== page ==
Fish where the fish are

By Babe Winkelman

Send a link to a friend 

[December 21, 2013]  There is a 100 percent chance you won't catch a fish that isn't there. Yet it's amazing how much time anglers spend on spots that simply don't have any finny critters around. So, before you even think about what live bait or lure you're going to use, or how you're going to present that bait, job No. 1 on any angling adventure is to first find the fish.

Get a treasure map

An accurate lake depth contour map is a fisherman's best friend. Whether it's in the old-fashioned form of a printed map, or a digital rendering in your sonar or GPS unit, it's critical to know the "lay of the land" beneath your boat.

With your map open in front of you, the first things you want to do are to identify classic structures and to eliminate dead water. By classic structures, I mean sharp drop-offs, underwater points, humps, saddles and inside turns. Also, locate potential areas that could have defined transitions in bottom content. For example, where a shallow bay meets a deep main lake basin, there's a good chance there will be a transition from soft silt to a hard bottom. Fish like these transition areas.

Highlight all such areas with a pen if you're using a paper map, or with waypoints if you're mapping digitally with GPS. You'll want to check out these areas. In the process of identifying them, you'll also effectively eliminate dead water. Places where there are no striking depth contour features, like big midlake flats, are often lacking in good fish populations.

Now remember, this is a generalization and not a hard rule. Because some lakes, like legendary Mille Lacs Lake in Minnesota, have huge, featureless flats that are actually fish magnets. In the case of Mille Lacs, it's because the big flats are muddy and are breeding grounds for bug hatches which all fish like to eat.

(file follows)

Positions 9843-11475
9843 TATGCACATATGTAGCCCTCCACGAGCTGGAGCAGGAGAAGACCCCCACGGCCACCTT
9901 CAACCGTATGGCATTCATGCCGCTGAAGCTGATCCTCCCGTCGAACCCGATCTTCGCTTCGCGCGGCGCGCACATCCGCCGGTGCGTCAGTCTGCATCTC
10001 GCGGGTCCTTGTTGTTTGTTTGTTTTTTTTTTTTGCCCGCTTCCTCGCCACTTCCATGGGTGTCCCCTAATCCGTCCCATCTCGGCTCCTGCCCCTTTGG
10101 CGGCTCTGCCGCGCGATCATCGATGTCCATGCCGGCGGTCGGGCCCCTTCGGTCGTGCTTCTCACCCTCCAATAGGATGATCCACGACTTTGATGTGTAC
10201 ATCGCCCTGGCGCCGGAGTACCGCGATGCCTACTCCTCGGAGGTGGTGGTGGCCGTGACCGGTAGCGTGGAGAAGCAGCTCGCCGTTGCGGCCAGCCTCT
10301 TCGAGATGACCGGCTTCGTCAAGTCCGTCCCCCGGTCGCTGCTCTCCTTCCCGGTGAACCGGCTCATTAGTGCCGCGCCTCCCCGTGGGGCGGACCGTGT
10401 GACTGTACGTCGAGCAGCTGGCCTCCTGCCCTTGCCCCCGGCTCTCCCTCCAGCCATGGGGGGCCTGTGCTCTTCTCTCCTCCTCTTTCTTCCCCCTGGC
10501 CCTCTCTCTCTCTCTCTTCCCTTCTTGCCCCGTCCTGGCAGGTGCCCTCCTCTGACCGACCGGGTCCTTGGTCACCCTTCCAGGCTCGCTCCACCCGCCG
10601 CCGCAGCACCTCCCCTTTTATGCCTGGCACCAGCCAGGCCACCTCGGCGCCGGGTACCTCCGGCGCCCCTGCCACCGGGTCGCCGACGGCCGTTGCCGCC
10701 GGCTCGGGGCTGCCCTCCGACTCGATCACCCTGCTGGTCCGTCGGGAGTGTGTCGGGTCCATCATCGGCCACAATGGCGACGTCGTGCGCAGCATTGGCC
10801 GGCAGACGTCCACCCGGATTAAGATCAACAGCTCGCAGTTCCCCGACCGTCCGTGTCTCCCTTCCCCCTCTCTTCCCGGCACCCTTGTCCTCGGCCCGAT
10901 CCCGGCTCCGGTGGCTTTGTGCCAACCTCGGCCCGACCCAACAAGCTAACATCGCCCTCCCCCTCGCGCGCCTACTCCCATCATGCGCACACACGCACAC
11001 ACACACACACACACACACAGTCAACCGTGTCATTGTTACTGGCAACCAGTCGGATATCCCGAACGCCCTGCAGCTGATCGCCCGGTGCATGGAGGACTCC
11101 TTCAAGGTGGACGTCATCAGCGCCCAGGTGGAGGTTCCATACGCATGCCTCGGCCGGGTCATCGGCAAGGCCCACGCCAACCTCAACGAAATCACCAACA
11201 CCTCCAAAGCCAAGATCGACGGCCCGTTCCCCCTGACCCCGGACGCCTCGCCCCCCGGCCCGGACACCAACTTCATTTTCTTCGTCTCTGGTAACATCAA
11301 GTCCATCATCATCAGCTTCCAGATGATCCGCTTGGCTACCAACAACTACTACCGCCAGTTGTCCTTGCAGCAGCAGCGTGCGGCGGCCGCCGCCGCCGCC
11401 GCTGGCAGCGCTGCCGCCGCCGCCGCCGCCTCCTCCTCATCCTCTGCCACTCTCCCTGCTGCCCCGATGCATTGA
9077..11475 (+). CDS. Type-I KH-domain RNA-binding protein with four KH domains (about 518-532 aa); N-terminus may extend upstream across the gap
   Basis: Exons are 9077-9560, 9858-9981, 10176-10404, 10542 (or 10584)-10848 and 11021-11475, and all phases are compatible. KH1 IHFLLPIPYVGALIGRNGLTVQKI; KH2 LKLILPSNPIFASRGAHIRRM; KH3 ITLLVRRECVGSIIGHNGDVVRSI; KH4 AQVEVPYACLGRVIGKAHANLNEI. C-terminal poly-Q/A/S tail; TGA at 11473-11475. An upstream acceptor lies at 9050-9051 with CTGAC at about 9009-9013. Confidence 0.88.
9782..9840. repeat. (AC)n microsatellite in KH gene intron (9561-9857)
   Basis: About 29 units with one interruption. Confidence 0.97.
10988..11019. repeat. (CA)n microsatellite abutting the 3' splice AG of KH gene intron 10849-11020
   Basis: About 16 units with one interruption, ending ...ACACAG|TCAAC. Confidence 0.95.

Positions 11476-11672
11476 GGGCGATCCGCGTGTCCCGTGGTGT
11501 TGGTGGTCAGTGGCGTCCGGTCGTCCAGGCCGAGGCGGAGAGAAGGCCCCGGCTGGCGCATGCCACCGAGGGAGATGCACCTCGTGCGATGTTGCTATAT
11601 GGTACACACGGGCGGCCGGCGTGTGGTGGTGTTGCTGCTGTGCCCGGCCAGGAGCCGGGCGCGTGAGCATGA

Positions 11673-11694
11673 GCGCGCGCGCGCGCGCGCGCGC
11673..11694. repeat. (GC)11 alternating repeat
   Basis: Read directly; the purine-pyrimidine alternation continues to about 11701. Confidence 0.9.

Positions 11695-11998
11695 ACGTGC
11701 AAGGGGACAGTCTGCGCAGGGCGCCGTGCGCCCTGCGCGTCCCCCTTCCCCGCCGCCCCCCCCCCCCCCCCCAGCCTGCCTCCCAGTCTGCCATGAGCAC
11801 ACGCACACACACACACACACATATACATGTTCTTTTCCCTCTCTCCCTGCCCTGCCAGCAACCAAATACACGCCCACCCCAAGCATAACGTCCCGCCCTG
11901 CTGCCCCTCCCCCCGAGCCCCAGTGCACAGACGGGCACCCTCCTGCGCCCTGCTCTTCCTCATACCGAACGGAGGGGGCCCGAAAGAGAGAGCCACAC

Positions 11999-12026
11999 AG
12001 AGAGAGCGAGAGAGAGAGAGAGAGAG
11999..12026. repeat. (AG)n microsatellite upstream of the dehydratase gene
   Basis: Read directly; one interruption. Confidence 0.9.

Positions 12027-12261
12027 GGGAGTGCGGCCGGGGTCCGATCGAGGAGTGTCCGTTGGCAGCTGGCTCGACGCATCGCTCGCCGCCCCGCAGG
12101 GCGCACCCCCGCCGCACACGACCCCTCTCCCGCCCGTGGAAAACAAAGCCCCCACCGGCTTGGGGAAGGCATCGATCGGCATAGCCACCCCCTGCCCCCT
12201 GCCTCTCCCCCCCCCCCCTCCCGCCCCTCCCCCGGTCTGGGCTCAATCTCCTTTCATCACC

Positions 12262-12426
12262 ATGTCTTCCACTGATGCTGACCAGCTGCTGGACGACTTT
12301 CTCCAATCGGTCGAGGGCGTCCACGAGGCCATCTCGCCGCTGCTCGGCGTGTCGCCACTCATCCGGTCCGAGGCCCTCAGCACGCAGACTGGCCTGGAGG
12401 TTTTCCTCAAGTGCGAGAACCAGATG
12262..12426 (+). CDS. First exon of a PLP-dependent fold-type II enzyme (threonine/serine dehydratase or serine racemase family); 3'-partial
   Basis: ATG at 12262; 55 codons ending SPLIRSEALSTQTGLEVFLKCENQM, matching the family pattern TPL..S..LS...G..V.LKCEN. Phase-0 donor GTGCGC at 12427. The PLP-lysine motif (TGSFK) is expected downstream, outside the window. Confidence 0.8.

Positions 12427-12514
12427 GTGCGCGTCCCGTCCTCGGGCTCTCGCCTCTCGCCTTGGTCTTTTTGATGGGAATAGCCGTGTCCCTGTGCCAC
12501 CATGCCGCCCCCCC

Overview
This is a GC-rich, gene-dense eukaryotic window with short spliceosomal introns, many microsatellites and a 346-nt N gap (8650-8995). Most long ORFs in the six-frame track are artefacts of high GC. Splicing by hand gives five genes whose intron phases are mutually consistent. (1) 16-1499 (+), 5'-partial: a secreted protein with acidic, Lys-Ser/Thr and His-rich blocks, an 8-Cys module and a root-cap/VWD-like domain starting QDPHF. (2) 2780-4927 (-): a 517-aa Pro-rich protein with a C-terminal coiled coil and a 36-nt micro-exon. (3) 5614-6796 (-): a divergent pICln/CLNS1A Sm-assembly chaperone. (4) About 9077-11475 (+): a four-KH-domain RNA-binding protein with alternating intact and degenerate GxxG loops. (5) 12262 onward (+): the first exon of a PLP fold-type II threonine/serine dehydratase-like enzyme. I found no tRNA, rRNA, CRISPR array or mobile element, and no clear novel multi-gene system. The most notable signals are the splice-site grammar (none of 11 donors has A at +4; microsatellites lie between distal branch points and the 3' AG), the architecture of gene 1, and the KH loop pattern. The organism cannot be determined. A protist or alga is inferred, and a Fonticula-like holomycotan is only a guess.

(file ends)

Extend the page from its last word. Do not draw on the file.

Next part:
Embrace technology

I already mentioned GPS. Ever since accurate GPS and digital mapping became available to anglers, recreational fishing changed forever. It's simply amazing technology, and if you truly want every advantage when fishing, you owe it to yourself to invest in a GPS unit. But if you can't or don't wish to, at the very least I encourage you to own and use a high-quality sonar unit. Sonar is the single best way to determine whether you're on fish or you aren't.

Armed with your marked contour map, go to the areas you have selected as potential fish hangouts and slowly explore those spots while looking at your sonar for fish. Maybe you'll spot suspended "hooks" on your screen. Or perhaps you'll mark fish hugging the bottom. Either way, if they're there, fish 'em! If your screen is blank and fishless, don't bother fishing there. Move on and keep moving on until technology tells you, "This is the spot, buddy!"

[to top of second column]

See underwater

Nothing tells you there are fish present like your own eyes. And there are two ways to see the fish. The first is simple: with a good pair of polarized sunglasses. Polarized lenses help deflect surface glare so you can more easily see down into the depths and spot fish. This is especially true when fishing the shallows for bass, bedded panfish, pre-spawn pike in bays and more.

Another piece of underwater viewing equipment is a submersible video camera. These are dynamite for positively identifying the particular fish species you're after after locating the presence of fish with your sonar unit. An underwater camera will also show you the size of the fish beneath you. Finally, by using the camera while fishing best done when ice fishing it will teach you a lot about fish behavior, how they respond to different baits and how different bait presentations can trigger strikes. Plus, it's just plain fun to watch fish on your TV screen above water.

Look on top

Let's not forget the most basic way to find fish, which is by watching the surface. Naturally, this is best done on nice, calm days. If I go out for bass or panfish on a calm day, the first thing I do is sit and scan the surface for several minutes. If I see panfish rising and popping, or spot a big bass crashing something on top, then that's proof positive that there's a catchable fish right on that spot!

I hope these fish-location tips help you find what you're looking for next time you're out on the water. May all of your hot spots be productive...

Good fishing.


Babe Winkelman hosts "Good Fishing" and "Outdoor Secrets," the most-watched fishing and hunting programs on television. Tune in on NBC Sports Network, Destination America, Velocity, Time Warner Sports Texas & New York, and many local broadcast channels. Visit Winkelman.com for airtimes and more information. Follow Babe Winkelman on Facebook and Twitter.

< Recent features

Back to top